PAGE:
He realizes that everyone else on that plane except he and the boy exist now only in the past tense.
David Bateman is a media mogul whose news channel is doing exceptionally well, thanks to a programme hosted by Bill Cunningham, a man who believes that news has to be created rather than simply told. The day the novel begins, David is returning to his home in NY from Martha’s Vineyard along with his wife, Maggie and kids, Rachel and JJ. Also accompanying them is their body guard, Gil Baruch, an Israeli six-footer who is there since Rachel was kidnapped when she was a mere toddler. Also David receives death threats on almost a daily basis. They are to fly to NY in a charter plane, captained by James Melody with Charlie Busch as co-pilot and flight-attendant, Emma Lightner. Maggie has also invited a couple- financier Bill Kipling and his wife Susan to accompany them. As he is about to board the plane, Bill comes to know that the moment he lands in New York, he would be indicted for money laundering (something illegal but beyond my understanding). David also comes to know of this. The other person whom Maggie has invited is painter, Scott Burroughs who paints disaster-paintings, is in talk with a few gallery owners in NY and feels that his luck would turn now. The plane takes off smoothly.
And as they rise up through the foggy white, talking and laughing, serenaded by the songs of 1950s crooners and the white noise of the long at bat, none of them has any idea that sixteen minutes from now their plane will crash into the sea.
Scott, who in his childhood had seen fitness-guru Jack LaLanne accomplish an incredible feat in water and had become his chela, swims all the way to Long Island along with JJ. He is hailed as a hero before Bill Cunningham – who is on a sticky wicket due to his tapping of phones of competitors – decides to salvage his career by pointing fingers at Scott and creating conspiracy theories. Agencies like FBI, National Transportation Safety Board, OFAC etc too question Scott. The FBI agent is especially belligerent (though it turns out he is absolutely right regarding what is relevant to the investigation). Scott however can help them but little, things having occurred so fast. The author than goes into the thoughts of all those who were on the plane that day to solve the mystery of the crash.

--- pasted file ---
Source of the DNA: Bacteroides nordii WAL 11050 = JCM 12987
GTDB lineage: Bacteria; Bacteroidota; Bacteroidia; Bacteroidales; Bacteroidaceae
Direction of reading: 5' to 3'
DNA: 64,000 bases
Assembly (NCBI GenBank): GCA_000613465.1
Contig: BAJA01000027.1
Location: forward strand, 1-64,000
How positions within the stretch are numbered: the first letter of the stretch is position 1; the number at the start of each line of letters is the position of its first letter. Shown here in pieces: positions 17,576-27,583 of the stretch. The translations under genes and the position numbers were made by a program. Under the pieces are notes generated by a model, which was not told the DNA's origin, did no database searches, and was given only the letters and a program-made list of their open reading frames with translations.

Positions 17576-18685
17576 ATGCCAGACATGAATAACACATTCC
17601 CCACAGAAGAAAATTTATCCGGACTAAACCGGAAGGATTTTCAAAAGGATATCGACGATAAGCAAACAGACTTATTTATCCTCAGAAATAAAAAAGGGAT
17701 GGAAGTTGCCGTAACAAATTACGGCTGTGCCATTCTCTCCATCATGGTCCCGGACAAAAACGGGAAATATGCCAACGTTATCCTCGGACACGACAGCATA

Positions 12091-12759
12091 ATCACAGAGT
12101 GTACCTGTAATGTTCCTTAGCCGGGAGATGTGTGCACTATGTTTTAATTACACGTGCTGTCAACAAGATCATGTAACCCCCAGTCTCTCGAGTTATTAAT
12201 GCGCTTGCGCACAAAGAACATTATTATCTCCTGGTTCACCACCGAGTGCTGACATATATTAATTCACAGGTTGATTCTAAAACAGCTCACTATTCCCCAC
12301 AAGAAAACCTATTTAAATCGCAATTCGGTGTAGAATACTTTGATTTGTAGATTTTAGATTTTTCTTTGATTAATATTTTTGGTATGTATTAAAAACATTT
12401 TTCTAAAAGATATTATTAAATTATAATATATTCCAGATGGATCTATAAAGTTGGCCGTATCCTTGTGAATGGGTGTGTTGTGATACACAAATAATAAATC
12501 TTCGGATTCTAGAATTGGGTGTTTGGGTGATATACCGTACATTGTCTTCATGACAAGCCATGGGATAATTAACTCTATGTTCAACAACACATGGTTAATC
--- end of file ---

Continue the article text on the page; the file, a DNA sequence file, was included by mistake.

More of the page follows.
Images flash through his mind, an astronaut’s vertigo, a blare of sounds. Metal shrieking. The disorienting whirl. Like a movie negative that has been cut and reassembled at random. It is the job of the human brain to assemble all the input of our world—sights, sounds, smells—into a coherent narrative. This is what memory is, a carefully calibrated story that we make up about our past. But what happens when those details crumble? Hailstones on a tin roof. Fireflies firing at random. What happens when your life can’t be translated into a linear narrative?
Scott is a likeable hero and the book begins extremely well and raises some pertinent questions regarding our consumerist culture, the need for sensationalism, the changed ethos of news and newsreaders. However, it loses its focus as it goes on- unnecessary characters are introduced, a chapter is devoted to Jack LaLahne which adds nothing to the story, and there are editing problems: Gil’s date of death is different from the others making the readers feel it is of significance only to realise in the end that it is an editing howler; a pen that should be lost in the sea makes an important point later; Scott gives an interview three weeks after the incident but the novel mentions: “Two weeks from now, in a New York magazine interview, Scott Burroughs….” The ending too is a major let-down.
And I am not enamoured of parents who make a two-year old sleep in a different room where they cannot even keep an eye on the child!
Have you read the book? Did you too feel that it lost its focus somewhere in-between?
First Line: A private plane sits on a runway in Martha’s Vineyard, forward stairs deployed.
First Published: 2016